In a case which illustrated the pitfalls which so often arise in contractual relationships between the private and public sectors, care home owners have triumphed in their High Court fight to overturn a cap on the fees they receive from a local authority.
The council was prey to severe budgetary restraints and the fees structure it adopted was based upon a ‘complicated and convoluted’ mathematical formula which was used to assess the ‘usual cost’ of looking after a resident in the seaside resort which had a very high concentration of more than 100 privately run care homes.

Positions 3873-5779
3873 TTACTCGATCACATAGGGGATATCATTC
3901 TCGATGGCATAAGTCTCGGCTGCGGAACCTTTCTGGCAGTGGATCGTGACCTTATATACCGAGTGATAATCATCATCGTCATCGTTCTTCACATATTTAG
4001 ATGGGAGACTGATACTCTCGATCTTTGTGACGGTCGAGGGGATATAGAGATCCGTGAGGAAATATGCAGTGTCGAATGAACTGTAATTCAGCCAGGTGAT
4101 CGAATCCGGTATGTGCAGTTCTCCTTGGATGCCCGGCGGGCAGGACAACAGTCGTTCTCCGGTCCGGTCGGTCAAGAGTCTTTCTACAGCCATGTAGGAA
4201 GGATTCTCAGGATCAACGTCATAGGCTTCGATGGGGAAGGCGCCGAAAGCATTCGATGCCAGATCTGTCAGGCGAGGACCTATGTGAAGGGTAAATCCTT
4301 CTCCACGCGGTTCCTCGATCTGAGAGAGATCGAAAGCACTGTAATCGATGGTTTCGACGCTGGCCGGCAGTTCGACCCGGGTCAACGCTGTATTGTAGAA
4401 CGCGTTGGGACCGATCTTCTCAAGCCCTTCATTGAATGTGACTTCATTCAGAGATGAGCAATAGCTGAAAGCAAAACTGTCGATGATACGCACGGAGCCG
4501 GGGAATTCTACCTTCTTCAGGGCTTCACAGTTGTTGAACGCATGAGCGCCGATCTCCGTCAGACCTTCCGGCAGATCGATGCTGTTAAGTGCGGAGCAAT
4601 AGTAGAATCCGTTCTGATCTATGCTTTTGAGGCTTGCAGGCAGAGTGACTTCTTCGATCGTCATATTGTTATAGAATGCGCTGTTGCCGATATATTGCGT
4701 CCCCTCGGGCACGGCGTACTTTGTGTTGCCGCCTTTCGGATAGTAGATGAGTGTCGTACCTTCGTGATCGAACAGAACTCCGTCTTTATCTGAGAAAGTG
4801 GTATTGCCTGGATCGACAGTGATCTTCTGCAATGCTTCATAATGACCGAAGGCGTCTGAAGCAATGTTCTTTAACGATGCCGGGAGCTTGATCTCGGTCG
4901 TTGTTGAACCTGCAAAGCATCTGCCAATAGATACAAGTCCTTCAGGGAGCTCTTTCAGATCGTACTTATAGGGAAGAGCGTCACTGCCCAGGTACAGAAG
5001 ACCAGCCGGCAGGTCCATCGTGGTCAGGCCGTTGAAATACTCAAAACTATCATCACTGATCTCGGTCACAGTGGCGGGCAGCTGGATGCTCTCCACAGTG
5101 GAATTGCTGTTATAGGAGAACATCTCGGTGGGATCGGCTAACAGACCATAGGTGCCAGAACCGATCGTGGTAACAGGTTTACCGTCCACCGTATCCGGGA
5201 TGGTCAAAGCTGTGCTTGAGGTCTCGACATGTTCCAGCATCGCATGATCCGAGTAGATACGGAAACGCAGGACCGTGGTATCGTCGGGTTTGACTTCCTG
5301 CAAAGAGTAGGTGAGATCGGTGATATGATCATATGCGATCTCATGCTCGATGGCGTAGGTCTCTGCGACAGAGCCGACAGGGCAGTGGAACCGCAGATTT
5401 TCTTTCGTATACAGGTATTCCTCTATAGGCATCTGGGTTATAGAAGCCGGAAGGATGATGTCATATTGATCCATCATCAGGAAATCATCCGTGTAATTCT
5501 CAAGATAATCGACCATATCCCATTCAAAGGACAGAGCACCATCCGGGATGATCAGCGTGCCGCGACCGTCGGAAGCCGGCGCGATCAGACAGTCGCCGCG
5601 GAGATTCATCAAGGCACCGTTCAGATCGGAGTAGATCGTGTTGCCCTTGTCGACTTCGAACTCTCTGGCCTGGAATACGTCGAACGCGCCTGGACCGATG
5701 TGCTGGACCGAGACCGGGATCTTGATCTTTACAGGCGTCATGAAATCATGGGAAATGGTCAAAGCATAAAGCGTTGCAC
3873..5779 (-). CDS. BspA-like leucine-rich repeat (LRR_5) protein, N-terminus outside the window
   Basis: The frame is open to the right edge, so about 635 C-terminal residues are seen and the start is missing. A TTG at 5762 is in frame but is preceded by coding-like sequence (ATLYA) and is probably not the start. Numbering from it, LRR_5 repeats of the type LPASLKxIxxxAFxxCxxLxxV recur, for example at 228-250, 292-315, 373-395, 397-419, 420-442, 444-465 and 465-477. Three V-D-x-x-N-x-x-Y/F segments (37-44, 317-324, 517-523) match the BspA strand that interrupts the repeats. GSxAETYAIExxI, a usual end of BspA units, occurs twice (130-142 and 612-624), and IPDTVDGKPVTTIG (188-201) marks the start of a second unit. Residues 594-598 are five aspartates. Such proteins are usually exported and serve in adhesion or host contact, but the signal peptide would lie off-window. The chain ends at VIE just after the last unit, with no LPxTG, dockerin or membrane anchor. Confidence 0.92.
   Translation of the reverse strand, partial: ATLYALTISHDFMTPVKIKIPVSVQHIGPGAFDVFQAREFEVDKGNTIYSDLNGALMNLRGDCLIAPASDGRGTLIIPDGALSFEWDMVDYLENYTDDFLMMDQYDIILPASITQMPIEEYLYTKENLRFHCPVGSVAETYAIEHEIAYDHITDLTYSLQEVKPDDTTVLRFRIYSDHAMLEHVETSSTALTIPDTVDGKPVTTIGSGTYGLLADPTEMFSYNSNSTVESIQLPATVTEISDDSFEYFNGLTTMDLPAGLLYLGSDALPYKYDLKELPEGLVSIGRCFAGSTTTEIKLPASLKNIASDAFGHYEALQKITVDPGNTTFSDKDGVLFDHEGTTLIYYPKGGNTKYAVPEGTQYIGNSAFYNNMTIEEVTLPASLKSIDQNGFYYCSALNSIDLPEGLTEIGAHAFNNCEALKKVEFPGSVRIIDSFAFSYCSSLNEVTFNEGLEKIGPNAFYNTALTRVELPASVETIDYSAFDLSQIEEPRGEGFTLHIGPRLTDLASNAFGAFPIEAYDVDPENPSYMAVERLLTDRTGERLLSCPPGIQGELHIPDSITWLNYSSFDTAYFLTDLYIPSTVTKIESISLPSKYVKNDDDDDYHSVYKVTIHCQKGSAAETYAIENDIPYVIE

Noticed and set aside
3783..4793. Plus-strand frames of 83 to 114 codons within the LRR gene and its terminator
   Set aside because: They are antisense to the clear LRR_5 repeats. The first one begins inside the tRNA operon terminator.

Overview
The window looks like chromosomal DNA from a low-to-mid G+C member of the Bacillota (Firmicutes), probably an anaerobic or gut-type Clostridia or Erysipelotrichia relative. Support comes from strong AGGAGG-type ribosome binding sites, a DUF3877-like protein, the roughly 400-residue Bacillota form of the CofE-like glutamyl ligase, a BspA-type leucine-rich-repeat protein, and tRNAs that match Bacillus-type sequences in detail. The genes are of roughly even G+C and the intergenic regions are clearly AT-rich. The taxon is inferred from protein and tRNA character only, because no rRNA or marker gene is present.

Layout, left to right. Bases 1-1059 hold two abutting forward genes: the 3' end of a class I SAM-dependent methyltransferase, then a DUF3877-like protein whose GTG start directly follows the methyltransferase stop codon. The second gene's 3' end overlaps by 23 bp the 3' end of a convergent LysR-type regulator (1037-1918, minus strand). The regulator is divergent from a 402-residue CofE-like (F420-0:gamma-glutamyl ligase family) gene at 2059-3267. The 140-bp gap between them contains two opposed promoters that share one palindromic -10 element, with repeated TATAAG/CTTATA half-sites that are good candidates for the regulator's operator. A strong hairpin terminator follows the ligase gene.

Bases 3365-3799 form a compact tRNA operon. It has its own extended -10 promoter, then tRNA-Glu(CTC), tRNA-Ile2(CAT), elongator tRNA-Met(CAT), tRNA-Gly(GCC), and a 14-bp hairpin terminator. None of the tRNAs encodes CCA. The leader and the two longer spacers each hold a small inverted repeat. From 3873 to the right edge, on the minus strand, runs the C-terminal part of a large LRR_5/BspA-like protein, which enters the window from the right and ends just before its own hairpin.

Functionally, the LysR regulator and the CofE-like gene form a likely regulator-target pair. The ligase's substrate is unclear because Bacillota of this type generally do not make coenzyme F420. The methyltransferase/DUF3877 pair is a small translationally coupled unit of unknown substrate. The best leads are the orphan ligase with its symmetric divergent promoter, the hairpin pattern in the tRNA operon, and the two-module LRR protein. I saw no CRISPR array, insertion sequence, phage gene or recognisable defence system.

In setting the fees structure, the Court noted that the council had tried its best to balance the needs of those requiring care against its duty to protect public funds. However, a group of care home owners argued that the council’s formula seriously under-estimated required staffing levels; did not reflect the true cost of providing care and ultimately threatened the viability of their businesses.
In upholding their judicial review challenge, the Court found that the formula was ‘mathematically flawed’ and that the council’s calculations simply ‘did not add up’. In taking into account ‘top-up fees’ paid by privately paying residents, the council had also disregarded central government guidance. Although recognising the difficulty and inconvenience the council would inevitably suffer, the Court quashed the fees structure and directed a complete reconsideration of the issue.